Originally Posted by jglm4u
Nop, but I remember that happened when I started messing with gravity box. So I cleared the app data and took my time on selecting the only things I need. Everything is back to normal, just don't know what I enable inside the app to make the LG apps not usable.
But thanks for trying to help, now what's the benefit of getting the costume recovery? If I brick my device can I unbrick it since we have costume recovery?
Yeah, that is why you would want a custom recovery. However, having a custom recovery does not guarantee 100% brick protection. I'll explain what usually happens in your average "brick" event.
To understand this, you need to understand how Android works, which, this is the same with Linux and most other operating systems. When Android boots, the system immediately goes to the boot rom which immediately starts running the scripts and whatever else to begin the boot loader. The boot-loader then decides where it is you want to boot. If you're just starting your phone, it'll go to start the kernel, then the initializing scripts to run the system. If this is not where it goes, it'll go to run the scripts to run your recovery, or whatever other things it can run.
When we flash something, we're over-writing memory that is already on the phone forcibly. As you should well know, Android has a few partitions, /boot /system /recovery /data /cache and /misc. Boot, system, and recovery are considered Read-Only because they're the 3 most critical to making sure your phone works. /boot stores how the phone boots, loads the boot-loader, kernel, eventually leading us to go either into /system (your actual usable interface for SMS, phone calls, and facebook), or /recovery, where we can do maintenance. /data is where your apps and user data is stored. /cache is where a lot of system temporary files are stored and /misc is where a lot of system settings like region ID and what not is stored.
So. When we have a custom recovery, we are able to make images of most of these partitions. The recovery allows us to be able to flash these images onto the phone if for whatever reason one of them gets corrupted. From how I explained, you should be able to tell that /boot and /recovery then are two partitions that absolutely critical because /boot allows the phone to turn on and /recovery allows us to do maintenance if we mess something up by giving us the power to flash these images.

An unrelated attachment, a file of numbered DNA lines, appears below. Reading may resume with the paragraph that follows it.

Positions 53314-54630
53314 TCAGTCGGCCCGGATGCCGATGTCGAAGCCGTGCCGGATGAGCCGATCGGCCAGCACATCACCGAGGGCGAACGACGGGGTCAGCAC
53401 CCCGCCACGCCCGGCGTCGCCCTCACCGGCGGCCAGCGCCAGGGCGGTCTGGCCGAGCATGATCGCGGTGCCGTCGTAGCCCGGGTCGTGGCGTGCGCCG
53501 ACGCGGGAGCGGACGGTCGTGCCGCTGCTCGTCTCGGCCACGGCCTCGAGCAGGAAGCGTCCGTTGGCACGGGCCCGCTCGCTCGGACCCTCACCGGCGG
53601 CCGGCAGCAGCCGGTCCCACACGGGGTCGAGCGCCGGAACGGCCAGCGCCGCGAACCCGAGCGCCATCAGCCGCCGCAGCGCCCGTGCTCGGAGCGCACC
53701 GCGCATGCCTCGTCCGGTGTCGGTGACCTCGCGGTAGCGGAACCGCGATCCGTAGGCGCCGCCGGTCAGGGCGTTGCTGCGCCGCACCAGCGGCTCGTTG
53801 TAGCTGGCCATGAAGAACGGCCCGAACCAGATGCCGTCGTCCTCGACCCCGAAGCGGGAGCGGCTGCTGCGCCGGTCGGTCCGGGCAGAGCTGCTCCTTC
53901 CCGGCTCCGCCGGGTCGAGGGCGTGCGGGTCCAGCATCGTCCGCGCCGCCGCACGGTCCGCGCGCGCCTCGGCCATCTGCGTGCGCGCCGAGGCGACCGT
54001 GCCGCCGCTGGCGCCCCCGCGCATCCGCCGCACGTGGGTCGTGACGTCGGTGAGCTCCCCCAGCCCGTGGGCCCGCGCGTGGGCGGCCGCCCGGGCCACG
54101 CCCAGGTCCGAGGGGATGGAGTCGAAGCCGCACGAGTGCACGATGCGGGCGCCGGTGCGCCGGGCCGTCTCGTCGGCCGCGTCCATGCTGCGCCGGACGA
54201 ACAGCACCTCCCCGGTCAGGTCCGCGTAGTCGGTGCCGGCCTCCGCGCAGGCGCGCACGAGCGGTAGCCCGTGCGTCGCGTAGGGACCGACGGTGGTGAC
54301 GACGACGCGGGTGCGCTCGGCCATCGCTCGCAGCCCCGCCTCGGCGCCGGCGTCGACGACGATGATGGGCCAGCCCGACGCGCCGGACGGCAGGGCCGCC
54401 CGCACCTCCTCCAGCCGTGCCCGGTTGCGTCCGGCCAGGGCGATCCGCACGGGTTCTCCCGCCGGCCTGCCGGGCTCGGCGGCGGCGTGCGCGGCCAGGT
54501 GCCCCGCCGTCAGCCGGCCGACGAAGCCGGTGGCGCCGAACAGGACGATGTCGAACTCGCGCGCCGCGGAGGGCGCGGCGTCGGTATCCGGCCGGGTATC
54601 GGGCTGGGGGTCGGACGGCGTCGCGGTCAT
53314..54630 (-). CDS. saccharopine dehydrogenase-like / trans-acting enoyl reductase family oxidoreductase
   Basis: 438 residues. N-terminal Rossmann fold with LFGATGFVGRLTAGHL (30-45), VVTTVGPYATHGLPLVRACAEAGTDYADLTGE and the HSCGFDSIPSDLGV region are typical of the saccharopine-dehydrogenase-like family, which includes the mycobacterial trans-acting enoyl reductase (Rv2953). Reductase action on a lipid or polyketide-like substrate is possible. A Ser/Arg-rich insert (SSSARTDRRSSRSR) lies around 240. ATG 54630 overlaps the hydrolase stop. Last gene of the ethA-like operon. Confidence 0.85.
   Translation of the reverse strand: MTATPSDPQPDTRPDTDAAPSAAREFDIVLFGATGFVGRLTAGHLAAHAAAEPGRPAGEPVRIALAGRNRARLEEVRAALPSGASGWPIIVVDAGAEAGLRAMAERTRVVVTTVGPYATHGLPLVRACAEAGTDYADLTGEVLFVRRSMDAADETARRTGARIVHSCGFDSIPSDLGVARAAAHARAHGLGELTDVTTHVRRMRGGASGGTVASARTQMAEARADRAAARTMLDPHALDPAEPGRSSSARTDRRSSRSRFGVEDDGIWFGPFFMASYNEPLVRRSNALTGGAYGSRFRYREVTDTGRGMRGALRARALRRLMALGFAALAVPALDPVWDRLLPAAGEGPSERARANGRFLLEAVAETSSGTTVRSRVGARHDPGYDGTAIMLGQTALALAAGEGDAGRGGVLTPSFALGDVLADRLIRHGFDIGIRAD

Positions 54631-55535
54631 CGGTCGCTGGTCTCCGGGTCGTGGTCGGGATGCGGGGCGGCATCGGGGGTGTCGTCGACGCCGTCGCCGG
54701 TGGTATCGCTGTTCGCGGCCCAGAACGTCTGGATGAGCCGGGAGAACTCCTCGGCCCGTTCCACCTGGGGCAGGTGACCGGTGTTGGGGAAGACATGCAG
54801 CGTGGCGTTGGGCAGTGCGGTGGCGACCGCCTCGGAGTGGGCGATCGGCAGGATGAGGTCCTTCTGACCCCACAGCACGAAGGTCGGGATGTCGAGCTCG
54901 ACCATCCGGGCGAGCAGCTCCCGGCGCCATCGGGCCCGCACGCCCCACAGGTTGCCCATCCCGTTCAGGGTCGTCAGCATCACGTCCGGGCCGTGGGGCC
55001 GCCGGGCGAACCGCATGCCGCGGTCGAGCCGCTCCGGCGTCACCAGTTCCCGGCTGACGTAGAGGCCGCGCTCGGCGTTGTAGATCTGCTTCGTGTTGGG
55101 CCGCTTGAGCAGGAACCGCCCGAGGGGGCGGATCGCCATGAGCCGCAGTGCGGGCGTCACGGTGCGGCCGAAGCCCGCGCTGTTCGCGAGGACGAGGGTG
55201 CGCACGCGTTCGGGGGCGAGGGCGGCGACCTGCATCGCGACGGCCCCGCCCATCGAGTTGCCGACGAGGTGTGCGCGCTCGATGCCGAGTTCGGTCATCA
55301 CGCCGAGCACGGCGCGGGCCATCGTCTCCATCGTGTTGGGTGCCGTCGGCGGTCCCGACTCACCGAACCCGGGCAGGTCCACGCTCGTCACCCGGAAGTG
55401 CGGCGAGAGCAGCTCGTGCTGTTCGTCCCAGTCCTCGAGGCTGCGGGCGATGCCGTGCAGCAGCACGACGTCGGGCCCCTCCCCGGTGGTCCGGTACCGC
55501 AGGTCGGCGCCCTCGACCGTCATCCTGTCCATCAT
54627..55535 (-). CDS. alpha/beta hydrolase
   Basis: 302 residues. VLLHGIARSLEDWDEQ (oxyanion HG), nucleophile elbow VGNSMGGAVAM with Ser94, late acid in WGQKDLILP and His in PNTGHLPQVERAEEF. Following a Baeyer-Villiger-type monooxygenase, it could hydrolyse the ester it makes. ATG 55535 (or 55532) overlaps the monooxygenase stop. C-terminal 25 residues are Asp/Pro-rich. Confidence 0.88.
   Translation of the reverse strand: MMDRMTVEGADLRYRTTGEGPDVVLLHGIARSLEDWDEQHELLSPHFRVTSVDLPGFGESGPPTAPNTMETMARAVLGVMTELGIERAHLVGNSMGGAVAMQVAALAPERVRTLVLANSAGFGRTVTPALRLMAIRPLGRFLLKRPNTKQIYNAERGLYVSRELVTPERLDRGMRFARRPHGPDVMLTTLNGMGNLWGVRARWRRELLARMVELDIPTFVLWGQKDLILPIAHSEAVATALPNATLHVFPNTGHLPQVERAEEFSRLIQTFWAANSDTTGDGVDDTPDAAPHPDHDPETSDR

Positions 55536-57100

Now largely, if /boot or /recovery get messed up and if we take improper steps, we'll end up with a completely unusable phone. When flashing anything to /boot, which, usually you shouldn't have to, make sure that a new /boot image is actually on the phone (to the best of your ability) before you restart, otherwise, you aren't going to be able to fix this. If a bad recovery goes on, and prevents you from getting to recovery, depending on the phone, there may be some ways to get a recovery back on without needing to be in recovery. (You can't usually flash a recovery on while in recovery, so this one is fixable as well.)
So, learning from this, a very hard brick is when we have no /boot. At that point, we're pretty well ****ed and the phone is dead. Otherwise, with a custom recovery, it turns just about anything else that can happen into a soft brick.
Getting to the point:
A custom recovery, as I said, is not a 100% protection against bricking your phone. However, it does allow us to fix just about anything that goes wrong with the phone via modding use. Root allows people to make changes to areas of the phone that we would otherwise not want changes to happen in. Some of these changes, depending on what you do, can result in a brick. This is because if a change was made in /system, and you try to factory reset using the standard recovery to fix it, android will delete the /data and /cache partitions and remake them based off /system. Which, at this point, you should understand that if /system is corrupt, that'll result in a non-workable phone. BUT,
because we have our handy-dandy custom recovery, we can fix that. Because instead of just deleting the /data and /cache partitions, we'll just flash back on the old /system pre-changes. Which will result in a happy working android again.
That's why we want a custom recovery. Anyone who took the time to read this, please correct me where I'm wrong and clarify it.